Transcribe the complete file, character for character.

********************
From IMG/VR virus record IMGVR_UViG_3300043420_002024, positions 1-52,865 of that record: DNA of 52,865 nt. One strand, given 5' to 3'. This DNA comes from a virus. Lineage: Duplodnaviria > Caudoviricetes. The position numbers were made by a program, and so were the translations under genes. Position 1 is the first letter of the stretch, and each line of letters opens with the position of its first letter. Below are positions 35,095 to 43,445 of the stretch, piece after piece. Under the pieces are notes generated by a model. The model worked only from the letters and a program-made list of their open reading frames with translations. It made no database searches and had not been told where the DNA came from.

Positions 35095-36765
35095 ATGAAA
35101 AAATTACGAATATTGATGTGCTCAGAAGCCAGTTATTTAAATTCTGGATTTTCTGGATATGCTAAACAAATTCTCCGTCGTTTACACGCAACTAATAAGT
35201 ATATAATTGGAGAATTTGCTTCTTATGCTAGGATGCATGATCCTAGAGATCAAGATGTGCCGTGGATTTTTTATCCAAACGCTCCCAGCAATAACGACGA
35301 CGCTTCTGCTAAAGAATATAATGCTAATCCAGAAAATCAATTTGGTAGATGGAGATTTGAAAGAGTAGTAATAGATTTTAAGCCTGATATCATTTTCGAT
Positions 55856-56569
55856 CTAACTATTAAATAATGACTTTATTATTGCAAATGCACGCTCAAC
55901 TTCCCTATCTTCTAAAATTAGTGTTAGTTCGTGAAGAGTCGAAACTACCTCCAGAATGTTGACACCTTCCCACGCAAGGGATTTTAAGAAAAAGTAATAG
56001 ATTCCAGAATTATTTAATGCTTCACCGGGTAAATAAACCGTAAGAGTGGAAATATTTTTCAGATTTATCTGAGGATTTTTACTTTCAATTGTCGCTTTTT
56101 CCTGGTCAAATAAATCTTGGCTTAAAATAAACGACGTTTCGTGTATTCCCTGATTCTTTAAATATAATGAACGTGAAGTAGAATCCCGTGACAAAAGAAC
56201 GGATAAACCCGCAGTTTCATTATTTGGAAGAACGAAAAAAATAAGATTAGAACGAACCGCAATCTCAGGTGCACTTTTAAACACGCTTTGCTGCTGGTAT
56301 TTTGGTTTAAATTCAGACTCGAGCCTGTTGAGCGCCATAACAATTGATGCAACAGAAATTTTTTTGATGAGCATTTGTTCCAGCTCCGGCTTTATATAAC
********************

From IMG/VR virus record IMGVR_UViG_3300043420_002024, positions 1-52,865 of that record: DNA of 52,865 nt. One strand, given 5' to 3'. This DNA comes from a virus. Lineage: Duplodnaviria > Caudoviricetes. The position numbers were made by a program, and so were the translations under genes. Position 1 is the first letter of the stretch, and each line of letters opens with the position of its first letter. Below are positions 35,095 to 43,445 of the stretch, piece after piece. Under the pieces are notes generated by a model. The model worked only from the letters and a program-made list of their open reading frames with translations. It made no database searches and had not been told where the DNA came from.

Positions 35095-36765
35095 ATGAAA
35101 AAATTACGAATATTGATGTGCTCAGAAGCCAGTTATTTAAATTCTGGATTTTCTGGATATGCTAAACAAATTCTCCGTCGTTTACACGCAACTAATAAGT
35201 ATATAATTGGAGAATTTGCTTCTTATGCTAGGATGCATGATCCTAGAGATCAAGATGTGCCGTGGATTTTTTATCCAAACGCTCCCAGCAATAACGACGA
35301 CGCTTCTGCTAAAGAATATAATGCTAATCCAGAAAATCAATTTGGTAGATGGAGATTTGAAAGAGTAGTAATAGATTTTAAGCCTGATATCATTTTCGAT
Positions 55856-56569
55856 CTAACTATTAAATAATGACTTTATTATTGCAAATGCACGCTCAAC
55901 TTCCCTATCTTCTAAAATTAGTGTTAGTTCGTGAAGAGTCGAAACTACCTCCAGAATGTTGACACCTTCCCACGCAAGGGATTTTAAGAAAAAGTAATAG
56001 ATTCCAGAATTATTTAATGCTTCACCGGGTAAATAAACCGTAAGAGTGGAAATATTTTTCAGATTTATCTGAGGATTTTTACTTTCAATTGTCGCTTTTT
56101 CCTGGTCAAATAAATCTTGGCTTAAAATAAACGACGTTTCGTGTATTCCCTGATTCTTTAAATATAATGAACGTGAAGTAGAATCCCGTGACAAAAGAAC
56201 GGATAAACCCGCAGTTTCATTATTTGGAAGAACGAAAAAAATAAGATTAGAACGAACCGCAATCTCAGGTGCACTTTTAAACACGCTTTGCTGCTGGTAT
56301 TTTGGTTTAAATTCAGACTCGAGCCTGTTGAGCGCCATAACAATTGATGCAACAGAAATTTTTTTGATGAGCATTTGTTCCAGCTCCGGCTTTATATAAC